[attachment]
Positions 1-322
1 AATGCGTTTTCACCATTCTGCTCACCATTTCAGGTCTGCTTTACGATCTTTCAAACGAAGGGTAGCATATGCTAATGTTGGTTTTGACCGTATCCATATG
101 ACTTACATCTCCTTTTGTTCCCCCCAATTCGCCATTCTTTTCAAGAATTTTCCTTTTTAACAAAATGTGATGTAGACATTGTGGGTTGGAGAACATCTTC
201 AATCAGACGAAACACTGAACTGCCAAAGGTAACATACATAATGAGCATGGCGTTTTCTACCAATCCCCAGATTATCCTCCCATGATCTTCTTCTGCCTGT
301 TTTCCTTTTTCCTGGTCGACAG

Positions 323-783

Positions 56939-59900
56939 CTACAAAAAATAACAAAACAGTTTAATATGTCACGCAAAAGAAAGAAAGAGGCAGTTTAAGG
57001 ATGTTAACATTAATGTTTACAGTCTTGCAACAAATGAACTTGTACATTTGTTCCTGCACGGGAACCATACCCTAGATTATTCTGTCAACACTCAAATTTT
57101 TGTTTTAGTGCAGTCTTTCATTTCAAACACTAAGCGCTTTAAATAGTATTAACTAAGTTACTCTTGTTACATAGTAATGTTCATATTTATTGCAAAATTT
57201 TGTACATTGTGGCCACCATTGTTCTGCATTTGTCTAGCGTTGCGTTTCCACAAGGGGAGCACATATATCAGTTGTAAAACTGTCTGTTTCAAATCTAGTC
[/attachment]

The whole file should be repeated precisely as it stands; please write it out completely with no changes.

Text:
Positions 1-322
1 AATGCGTTTTCACCATTCTGCTCACCATTTCAGGTCTGCTTTACGATCTTTCAAACGAAGGGTAGCATATGCTAATGTTGGTTTTGACCGTATCCATATG
101 ACTTACATCTCCTTTTGTTCCCCCCAATTCGCCATTCTTTTCAAGAATTTTCCTTTTTAACAAAATGTGATGTAGACATTGTGGGTTGGAGAACATCTTC
201 AATCAGACGAAACACTGAACTGCCAAAGGTAACATACATAATGAGCATGGCGTTTTCTACCAATCCCCAGATTATCCTCCCATGATCTTCTTCTGCCTGT
301 TTTCCTTTTTCCTGGTCGACAG

Positions 323-783

Positions 56939-59900
56939 CTACAAAAAATAACAAAACAGTTTAATATGTCACGCAAAAGAAAGAAAGAGGCAGTTTAAGG
57001 ATGTTAACATTAATGTTTACAGTCTTGCAACAAATGAACTTGTACATTTGTTCCTGCACGGGAACCATACCCTAGATTATTCTGTCAACACTCAAATTTT
57101 TGTTTTAGTGCAGTCTTTCATTTCAAACACTAAGCGCTTTAAATAGTATTAACTAAGTTACTCTTGTTACATAGTAATGTTCATATTTATTGCAAAATTT
57201 TGTACATTGTGGCCACCATTGTTCTGCATTTGTCTAGCGTTGCGTTTCCACAAGGGGAGCACATATATCAGTTGTAAAACTGTCTGTTTCAAATCTAGTC